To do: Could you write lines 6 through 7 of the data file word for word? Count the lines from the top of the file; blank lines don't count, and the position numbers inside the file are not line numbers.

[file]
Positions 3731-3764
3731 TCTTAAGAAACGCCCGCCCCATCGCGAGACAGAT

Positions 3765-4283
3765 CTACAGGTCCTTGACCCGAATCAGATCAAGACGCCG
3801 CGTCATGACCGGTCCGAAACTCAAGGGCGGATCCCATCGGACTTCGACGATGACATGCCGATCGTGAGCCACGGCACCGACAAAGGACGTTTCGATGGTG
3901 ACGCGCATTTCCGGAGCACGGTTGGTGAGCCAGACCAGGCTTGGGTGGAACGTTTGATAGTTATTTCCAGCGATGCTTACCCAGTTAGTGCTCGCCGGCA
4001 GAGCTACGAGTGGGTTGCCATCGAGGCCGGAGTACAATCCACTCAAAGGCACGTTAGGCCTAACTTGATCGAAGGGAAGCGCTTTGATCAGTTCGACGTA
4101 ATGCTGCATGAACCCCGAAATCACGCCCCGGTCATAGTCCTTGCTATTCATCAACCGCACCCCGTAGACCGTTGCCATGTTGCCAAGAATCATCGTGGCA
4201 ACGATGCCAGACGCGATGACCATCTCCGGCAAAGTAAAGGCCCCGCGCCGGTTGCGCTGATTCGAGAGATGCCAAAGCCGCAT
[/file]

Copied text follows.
3901 ACGCGCATTTCCGGAGCACGGTTGGTGAGCCAGACCAGGCTTGGGTGGAACGTTTGATAGTTATTTCCAGCGATGCTTACCCAGTTAGTGCTCGCCGGCA
4001 GAGCTACGAGTGGGTTGCCATCGAGGCCGGAGTACAATCCACTCAAAGGCACGTTAGGCCTAACTTGATCGAAGGGAAGCGCTTTGATCAGTTCGACGTA